Ethiopian school children attend a class at a school in Addis Ababa (File Photo)
Ethiopian school children attend a class at a school in Addis Ababa (File Photo)

As the United Nations begins its much anticipated summit to examine global progress towards the Millennium Development Goals, a new report finds mixed results for efforts to improve the quality of education in East Africa. 

World leaders have gathered in New York City to review world progress towards the Millennium Development Goals, an ambitious set of targets aimed improving living conditions worldwide by the year 2015.

With just five years left in the 15-year plan, a new report released by the Global Campaign for Education finds that great strides have been made towards the second goal of universal primary education, but warns that progress is likely to be reversed unless international donors remain focused on education.

The group also highlights the great disparities in education for children across east Africa.  The report found that Somalia was the worst country on earth for schoolchildren, with Ethiopia and Eritrea not far behind, but praised countries such as Rwanda and Tanzania for their concerted efforts to achieve universal primary education during the past 10 years.

According to the Global Campaign for Education, Tanzania has enrolled an additional three-million students since 2000, and Rwanda's focus on primary education has lead to significant improvements in quality of the country's schools.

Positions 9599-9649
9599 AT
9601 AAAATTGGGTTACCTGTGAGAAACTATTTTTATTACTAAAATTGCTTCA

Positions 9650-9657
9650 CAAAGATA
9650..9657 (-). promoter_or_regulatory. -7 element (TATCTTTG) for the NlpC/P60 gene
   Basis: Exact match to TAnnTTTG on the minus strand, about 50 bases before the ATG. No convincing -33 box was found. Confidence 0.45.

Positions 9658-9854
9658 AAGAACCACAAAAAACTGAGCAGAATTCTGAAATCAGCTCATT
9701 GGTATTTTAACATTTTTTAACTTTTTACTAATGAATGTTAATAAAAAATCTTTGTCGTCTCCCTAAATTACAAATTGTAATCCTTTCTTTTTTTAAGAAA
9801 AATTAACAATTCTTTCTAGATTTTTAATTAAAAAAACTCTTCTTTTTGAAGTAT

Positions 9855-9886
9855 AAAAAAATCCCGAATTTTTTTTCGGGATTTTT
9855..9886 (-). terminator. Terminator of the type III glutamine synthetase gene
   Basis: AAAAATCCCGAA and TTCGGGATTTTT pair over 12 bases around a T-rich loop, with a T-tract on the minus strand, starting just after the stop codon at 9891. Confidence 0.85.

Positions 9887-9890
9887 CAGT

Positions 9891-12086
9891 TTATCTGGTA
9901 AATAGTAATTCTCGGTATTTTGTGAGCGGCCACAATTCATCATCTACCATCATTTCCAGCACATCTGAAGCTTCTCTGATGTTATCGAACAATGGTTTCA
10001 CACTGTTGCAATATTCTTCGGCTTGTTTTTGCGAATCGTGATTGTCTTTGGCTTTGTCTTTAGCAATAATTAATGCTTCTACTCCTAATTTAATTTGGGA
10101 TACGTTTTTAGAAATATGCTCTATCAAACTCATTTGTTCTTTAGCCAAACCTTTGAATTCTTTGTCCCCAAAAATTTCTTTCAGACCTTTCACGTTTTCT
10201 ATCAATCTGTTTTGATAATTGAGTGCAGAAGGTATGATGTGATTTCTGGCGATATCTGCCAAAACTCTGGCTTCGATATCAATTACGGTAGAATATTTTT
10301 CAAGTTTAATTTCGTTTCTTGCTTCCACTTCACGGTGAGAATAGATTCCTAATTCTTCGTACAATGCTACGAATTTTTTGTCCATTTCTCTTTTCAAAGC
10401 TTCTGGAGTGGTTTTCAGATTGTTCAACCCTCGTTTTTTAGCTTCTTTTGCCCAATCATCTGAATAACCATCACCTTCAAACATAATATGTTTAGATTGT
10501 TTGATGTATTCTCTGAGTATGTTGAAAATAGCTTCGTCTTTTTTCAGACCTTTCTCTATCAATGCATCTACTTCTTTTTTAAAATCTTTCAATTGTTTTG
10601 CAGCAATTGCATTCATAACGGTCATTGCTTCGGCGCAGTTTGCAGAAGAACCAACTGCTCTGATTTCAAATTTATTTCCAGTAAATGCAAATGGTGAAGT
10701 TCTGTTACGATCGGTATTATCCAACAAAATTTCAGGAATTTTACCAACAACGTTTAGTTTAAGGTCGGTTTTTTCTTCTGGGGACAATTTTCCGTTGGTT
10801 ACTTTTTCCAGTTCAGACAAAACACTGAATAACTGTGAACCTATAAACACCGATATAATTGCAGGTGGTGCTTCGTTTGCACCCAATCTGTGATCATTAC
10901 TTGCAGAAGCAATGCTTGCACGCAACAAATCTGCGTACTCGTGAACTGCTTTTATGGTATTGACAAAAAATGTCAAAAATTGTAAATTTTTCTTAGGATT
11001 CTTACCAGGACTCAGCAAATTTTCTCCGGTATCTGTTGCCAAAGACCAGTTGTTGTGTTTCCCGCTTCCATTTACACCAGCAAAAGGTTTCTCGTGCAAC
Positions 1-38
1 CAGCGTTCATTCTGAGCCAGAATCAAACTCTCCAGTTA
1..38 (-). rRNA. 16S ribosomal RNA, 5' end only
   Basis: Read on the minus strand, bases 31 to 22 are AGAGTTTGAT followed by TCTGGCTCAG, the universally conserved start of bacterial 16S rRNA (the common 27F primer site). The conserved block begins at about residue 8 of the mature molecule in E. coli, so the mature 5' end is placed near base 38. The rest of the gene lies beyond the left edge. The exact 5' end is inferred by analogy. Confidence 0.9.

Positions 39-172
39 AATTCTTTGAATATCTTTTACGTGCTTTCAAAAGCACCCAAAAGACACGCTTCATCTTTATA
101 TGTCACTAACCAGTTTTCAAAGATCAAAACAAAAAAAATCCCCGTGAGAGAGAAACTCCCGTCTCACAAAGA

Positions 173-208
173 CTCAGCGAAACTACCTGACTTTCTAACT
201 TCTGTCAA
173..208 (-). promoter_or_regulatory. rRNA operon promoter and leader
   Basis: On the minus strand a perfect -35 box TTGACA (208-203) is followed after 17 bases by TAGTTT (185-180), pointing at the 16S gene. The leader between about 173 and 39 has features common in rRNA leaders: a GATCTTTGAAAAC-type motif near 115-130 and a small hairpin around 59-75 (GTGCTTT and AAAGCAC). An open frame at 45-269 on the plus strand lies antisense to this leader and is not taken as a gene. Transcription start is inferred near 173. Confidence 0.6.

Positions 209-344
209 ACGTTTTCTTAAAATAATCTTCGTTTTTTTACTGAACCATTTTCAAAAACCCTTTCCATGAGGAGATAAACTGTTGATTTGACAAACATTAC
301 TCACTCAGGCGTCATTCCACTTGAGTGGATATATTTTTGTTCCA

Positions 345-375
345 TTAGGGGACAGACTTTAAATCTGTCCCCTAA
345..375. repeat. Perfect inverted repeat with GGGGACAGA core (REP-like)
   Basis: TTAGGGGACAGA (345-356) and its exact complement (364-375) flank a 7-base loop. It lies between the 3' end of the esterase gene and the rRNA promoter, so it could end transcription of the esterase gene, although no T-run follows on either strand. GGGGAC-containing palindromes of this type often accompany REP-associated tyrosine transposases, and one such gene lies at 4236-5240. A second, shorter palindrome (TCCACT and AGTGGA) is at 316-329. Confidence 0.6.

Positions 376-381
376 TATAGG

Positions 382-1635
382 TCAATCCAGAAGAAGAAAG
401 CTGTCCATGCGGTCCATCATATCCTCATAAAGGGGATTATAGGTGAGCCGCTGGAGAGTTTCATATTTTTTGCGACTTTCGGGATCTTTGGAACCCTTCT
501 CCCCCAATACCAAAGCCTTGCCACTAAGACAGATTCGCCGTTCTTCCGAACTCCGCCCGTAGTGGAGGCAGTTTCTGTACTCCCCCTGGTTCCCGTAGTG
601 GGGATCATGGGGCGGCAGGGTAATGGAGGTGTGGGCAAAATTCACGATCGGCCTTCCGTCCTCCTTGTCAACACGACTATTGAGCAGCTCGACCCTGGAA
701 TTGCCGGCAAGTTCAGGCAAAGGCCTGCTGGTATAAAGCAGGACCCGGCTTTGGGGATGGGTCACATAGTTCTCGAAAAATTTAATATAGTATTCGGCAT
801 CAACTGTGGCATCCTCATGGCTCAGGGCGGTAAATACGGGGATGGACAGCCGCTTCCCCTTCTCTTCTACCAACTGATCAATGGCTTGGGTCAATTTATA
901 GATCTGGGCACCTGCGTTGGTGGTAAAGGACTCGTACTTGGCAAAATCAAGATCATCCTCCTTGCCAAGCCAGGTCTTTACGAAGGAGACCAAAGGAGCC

Kenya was lauded for its drastic increase in school enrollment; the recent move to eliminate primary school fees has allowed 1.5 million more students to receive basic education, but recent budget shortfalls have forced the government to delay education funding for nearly 10-million children.

The head of policy for the Global Campaign for Education, Lucia Fry, warns that due to the global financial crisis similar cutbacks await other east African countries if the international community fails to maintain its commitment to education.

"In east Africa we have seen some of the most remarkable gains in children's enrollment; largely due to a combination of governments prioritizing education in their budget and, of course, abolition of fees in education," Fry said. "What we are worried about for those countries is that their progress is going to be undercut by lack of donor commitments to support them.  Many of these countries have large financing gaps, good plans for education, but are facing severe budget squeezes."

Fry says education funding worldwide faces a "looming crisis" and is likely to be cut by around $4.6 billion during the next two years.

In a report released earlier this year, the U.N. Education, Scientific and Cultural Organization found 72-million children were still without access to education.  The UNESCO report found a nearly $16-billion annual gap in education funding worldwide.

The Global Campaign for Education warns that if that gap is not closed the international community will fall far short of achieving the Millennium Development Goals by 2015.